Emotion and sympathy have "no part to play" in the deliberations over the Stephen Lawrence murder trial, jurors were told at the Old Bailey.
As Mr Justice Treacy summed up the case he issued a warning to the 12 jurors, who have listened to evidence since November 15, as they prepare to consider their verdict.
"Emotion such as sympathy for the Lawrence family has no part to play," said Justice Treacy.
"Equally, anger at the nature of the attack on Stephen Lawrence cannot guide your decision.
It's not necessary for every question raised in a case to be answered or for every loose end to be tied up. This is real life, it's not a detective novel."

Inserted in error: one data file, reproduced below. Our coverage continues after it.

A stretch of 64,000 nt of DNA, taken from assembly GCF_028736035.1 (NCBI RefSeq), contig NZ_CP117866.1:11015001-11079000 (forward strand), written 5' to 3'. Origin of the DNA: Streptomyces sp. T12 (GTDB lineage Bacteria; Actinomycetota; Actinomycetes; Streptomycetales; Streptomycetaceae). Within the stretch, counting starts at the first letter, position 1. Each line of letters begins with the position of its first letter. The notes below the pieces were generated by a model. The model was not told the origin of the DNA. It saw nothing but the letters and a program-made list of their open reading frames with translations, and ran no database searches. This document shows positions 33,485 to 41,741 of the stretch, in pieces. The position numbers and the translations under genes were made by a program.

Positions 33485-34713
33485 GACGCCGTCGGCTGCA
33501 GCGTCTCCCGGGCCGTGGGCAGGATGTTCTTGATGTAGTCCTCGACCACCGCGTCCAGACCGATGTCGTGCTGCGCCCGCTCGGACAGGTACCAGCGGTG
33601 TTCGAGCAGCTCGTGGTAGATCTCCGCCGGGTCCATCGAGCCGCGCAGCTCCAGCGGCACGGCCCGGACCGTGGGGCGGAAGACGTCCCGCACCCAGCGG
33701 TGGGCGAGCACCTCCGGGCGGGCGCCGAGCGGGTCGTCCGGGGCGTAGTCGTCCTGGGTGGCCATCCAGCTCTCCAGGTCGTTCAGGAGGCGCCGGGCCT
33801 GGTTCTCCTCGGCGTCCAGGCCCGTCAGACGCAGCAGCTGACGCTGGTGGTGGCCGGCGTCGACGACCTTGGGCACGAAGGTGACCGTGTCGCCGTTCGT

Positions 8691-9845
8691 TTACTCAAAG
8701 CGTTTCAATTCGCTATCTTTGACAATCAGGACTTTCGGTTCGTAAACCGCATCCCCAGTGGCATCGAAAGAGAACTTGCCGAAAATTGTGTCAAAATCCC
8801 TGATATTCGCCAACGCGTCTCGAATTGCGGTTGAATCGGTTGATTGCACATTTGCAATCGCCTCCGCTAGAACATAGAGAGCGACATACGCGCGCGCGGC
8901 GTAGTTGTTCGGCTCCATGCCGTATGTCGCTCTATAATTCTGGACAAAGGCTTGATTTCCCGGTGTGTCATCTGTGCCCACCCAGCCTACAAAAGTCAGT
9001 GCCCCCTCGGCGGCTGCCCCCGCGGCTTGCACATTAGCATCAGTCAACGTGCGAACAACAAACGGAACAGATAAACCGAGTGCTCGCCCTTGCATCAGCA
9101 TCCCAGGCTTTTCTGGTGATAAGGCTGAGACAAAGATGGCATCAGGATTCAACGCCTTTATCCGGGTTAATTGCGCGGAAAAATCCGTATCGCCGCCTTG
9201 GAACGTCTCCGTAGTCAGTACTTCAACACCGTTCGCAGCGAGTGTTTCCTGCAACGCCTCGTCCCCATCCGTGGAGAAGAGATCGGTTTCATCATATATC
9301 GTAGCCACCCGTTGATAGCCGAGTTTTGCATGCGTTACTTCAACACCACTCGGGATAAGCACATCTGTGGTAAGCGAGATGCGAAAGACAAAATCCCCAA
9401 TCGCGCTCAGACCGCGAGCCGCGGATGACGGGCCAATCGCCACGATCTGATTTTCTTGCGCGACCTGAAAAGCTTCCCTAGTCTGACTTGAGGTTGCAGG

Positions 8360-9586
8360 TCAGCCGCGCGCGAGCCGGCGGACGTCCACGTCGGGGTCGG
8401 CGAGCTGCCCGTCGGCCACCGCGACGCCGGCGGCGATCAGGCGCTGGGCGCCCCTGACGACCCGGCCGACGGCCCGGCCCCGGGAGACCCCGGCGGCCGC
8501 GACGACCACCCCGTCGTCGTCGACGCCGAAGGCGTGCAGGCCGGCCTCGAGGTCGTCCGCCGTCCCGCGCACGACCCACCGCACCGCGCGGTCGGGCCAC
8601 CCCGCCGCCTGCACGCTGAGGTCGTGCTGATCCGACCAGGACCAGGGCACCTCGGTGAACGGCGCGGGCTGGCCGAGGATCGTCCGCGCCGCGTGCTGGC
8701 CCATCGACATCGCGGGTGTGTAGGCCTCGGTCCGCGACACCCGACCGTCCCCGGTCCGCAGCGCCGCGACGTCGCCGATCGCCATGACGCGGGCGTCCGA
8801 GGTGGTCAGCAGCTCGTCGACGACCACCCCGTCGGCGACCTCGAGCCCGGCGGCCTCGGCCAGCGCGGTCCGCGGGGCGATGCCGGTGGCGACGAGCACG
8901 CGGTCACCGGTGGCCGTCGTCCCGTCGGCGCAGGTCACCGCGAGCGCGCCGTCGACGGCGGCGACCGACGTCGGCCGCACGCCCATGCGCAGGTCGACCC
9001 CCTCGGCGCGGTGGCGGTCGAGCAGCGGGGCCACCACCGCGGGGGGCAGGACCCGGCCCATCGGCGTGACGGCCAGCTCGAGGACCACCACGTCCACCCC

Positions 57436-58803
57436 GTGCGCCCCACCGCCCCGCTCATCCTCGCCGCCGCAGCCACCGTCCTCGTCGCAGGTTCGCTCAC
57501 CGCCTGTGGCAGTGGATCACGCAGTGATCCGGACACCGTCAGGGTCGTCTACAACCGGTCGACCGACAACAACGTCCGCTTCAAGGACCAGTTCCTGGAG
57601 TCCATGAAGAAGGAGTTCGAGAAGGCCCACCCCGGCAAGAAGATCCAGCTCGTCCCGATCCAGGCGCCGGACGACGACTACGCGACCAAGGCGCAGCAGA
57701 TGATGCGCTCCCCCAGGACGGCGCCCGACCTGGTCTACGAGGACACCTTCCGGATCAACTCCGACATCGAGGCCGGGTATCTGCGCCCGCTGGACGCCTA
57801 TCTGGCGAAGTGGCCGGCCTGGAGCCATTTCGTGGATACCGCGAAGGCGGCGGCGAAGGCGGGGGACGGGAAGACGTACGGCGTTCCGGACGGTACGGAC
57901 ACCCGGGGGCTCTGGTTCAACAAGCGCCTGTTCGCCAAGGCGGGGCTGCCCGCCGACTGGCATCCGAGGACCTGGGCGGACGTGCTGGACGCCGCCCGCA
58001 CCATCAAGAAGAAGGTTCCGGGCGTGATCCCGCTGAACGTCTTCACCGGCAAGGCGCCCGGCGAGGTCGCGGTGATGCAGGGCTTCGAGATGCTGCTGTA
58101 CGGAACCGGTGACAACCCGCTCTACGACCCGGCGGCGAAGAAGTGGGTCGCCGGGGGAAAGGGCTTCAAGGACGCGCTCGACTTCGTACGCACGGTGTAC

Gary Dobson, 36, and David Norris, 35, are accused of murdering black teenager Lawrence in south London in 1993.
Lawrence was just 18 when he was stabbed to death in a racist attack near a bus stop in Eltham.
New forensic evidence previously unavailable to police conducting the first murder investigation allowed charges to be brought against Dobson and Norris.
Their defence says this evidence has been contaminated.
Jurors were told to ignore the "irrelevant" past relating to the murder, including wo inquiries and a failed private prosecution, brought by Lawrence's family.
Their decision must be based solely on what they have heard in the courtroom.
Eyewitnesses to the murder told the court that a gang of white youths "swallowed" Lawrence as he was stabbed.
One described how a gang member had said "What? What, nigger?" to Lawrence, just before the attack.
Both Norris and Dobson say they were not at the scene of the attack.